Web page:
The pendulum swings back.
Just a few months after deciding there were so many cool guitars out there that I wanted to have Hamer end up being about 1/3 of my total guitars (and thus planning to sell/trade about 6 USA Hamers), I’ve now changed my mind and decided to sell off 90% of my non-Hamer guitars.
Here’s what happened (since I know you care about all the details of my life 😆 ):
While deployed, I purchased a Hamer USA Centaura Deluxe (pictures soon). But I had it sent to my sister for safe-keeping…then I had to wait until I settled into my apartment, then it took a while for my sister to send it to me, then I went on a vacation for a few weeks.
I finally got a chance to pull it out and get some extensive playing time about a week ago (tardy NGD pictures coming soon).
It has EMGs. I know some people hate ’em…I can’t say I’m in love with the tone, either, but the pickups certainly had an extra bite or zing or shimmer that made it sound more like what I hear in professional recordings. Yes, even on my little Roland Micro-Cube amp.
And for some reason, that woke up my ear.
From that moment on, *all* my Hamer guitars have sounded better to me, and most of my entry- or mid-level imports just sound…muffled. Or, less sparkly, perhaps.
The 2 Diablos, 3 Centauras, ’80 Special, and set-neck Chaparral all sound slightly different from each other, but undeniably good quality. And I have a rare 12-string Chaparral that I decided to keep (after no one would meet the price I paid for it), too.
My Jon Kammerer solid-body electric and Peavey Vandenberg sound just as good, so those will be keepers. The Vandy (black, w/ Kahler lockable trem and upgraded pickups) is a keeper for sound/playability, but is also collectible, as well. So I’ll keep them.
That leaves a few guitars I am still considering keeping:
– Hamer Slammer Series Californian: the tone isn’t perfect, but it is dang good. Say, 90% of the USA Hamers. And the action/playability rival the USA Hamers, and the transparent cherry is as good as, and in better condition than, the Diablos. So I may end up keeping the Cali and selling the Diablos
– Schecter Aviation Series PT: The action isn’t great, the sound doesn’t thrill me…if it were just the guitar aspects, I could sell it, but it does have the cool P-40 theme and USAF inlay that gives it special meaning for me (I’m in the USAF)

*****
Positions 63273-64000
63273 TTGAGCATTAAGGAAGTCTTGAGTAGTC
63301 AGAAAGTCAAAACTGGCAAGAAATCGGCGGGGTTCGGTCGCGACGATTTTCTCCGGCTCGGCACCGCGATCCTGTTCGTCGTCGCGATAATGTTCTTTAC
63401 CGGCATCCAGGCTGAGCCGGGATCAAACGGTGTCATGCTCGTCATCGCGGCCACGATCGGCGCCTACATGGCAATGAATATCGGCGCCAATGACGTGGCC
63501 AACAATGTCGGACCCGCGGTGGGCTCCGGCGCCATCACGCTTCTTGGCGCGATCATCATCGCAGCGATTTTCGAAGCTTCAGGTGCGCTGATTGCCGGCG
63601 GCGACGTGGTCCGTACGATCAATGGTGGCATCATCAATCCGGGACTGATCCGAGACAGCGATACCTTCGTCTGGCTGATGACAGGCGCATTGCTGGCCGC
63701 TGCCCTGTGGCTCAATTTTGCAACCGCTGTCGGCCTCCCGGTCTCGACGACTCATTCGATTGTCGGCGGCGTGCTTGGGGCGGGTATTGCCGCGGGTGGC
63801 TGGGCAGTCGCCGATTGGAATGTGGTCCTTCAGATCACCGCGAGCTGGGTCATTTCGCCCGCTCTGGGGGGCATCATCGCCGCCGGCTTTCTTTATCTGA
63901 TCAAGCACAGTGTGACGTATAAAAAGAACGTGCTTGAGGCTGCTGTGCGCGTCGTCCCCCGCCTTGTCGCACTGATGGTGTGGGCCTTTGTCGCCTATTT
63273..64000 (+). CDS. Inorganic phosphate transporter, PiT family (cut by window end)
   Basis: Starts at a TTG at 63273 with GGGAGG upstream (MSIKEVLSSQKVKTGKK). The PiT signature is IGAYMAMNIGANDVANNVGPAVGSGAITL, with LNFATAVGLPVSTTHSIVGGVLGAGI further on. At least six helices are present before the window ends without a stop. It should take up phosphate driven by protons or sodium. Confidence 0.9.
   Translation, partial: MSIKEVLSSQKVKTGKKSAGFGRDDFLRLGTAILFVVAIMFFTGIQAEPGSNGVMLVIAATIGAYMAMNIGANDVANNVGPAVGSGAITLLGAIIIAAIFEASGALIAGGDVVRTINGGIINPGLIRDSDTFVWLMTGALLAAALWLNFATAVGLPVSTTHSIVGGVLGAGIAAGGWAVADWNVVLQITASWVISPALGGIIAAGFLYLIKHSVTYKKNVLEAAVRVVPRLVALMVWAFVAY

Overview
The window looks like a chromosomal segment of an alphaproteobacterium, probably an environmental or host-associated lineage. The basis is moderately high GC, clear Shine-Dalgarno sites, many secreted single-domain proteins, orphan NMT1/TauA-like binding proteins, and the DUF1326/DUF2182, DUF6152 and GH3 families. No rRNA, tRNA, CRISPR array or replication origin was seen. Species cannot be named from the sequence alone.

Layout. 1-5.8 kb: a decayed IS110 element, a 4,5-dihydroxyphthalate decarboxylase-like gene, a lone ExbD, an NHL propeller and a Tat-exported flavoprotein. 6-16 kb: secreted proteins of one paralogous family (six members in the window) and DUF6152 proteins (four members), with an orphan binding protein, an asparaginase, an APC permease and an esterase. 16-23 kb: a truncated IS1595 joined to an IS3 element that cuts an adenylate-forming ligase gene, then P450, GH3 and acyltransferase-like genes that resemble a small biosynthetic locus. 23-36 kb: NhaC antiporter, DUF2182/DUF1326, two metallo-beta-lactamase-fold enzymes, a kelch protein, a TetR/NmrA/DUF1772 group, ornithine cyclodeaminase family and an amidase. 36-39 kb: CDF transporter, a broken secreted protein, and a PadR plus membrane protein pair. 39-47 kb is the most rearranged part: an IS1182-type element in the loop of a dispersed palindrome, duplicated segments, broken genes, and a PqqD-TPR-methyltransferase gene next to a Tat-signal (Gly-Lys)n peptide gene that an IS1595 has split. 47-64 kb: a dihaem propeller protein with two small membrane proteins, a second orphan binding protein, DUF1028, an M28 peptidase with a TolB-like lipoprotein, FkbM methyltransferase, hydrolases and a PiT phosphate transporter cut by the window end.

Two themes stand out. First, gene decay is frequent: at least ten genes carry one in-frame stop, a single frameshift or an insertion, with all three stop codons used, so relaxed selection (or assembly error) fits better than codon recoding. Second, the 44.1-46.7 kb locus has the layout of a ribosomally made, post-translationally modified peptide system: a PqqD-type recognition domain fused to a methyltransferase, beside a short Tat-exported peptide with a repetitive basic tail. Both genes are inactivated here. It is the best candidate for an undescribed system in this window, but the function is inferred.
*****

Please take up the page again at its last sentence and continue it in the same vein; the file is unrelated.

– Ibanez AX220QT: Good sound, decent action, and the only quilt top in my collection. I got it for $150 and I doubt I could get a better QT guitar for the same money. The sound is a little bit on the harsh/raspy sound, which makes it good for metal rhythm work, but not good for solo work
– Hamer XT SATF: I still really like the look and sound of this guitar. Not quite Hamer USA quality of sound, but doable, and it is the one flamed maple that I really enjoy looking at regularly (I tend to prefer either quilt or solid)
– Cort KX5: this one is troubling. I really don’t like the sound anymore, now that my ear has grown up a little bit. But it has amazing action, even better than my Hamer shredders. It has great ergonomics, I feel like I can really play it expressively. And it is brand new in appearance. The USA Hamers I have are, to put the most charitable spin on it, suffused with mojo. The Ibanez and Jon Kammerer are also both new, but there is something about the gleaming contoured body that I really like (pictures will be added later tonight).
– Yamaha 120SD: This single cutaway (kinda Tele-shaped) H/H guitar rocks like you wouldn’t believe. It has such a sweet sound. I’ve heard they have DiMarzio pickups…I’ve pretty much only played on Seymour Duncan pickups, so I don’t know if I just happen to like DiMarzio better? Or maybe it is just a Yamaha no-name pickup that happens to rock as hard as a premium pickup? Dunno. Anyway, I have some pictures taken of these, so you will see more in-depth reviews soon.
And the guitars to get rid of?
Rock Tools Spiderweb Guitar
The 2 Hamer USA Diablos
Hamer CX Californian (H/H, 24-fret, Tune-O-Matic fixed bridge)
Aria Pro II Knight Warrior
Hohner MR600 (this one is tough…it is a beautiful guitar that sounds good, but might have neck problems)
Epiphone 935i (this is another tough one, very rare, and pretty much an Epiphone-made Californian w/ better trem)
Peavey Vandenberg (red, w/ licensed Peavey Floyd Rose trem)
Cort Electric Guitar (no kidding, that’s its name! Another tough one to lose, because even though it is cheap and sounds nasty, it is cool due to extreme quirkiness)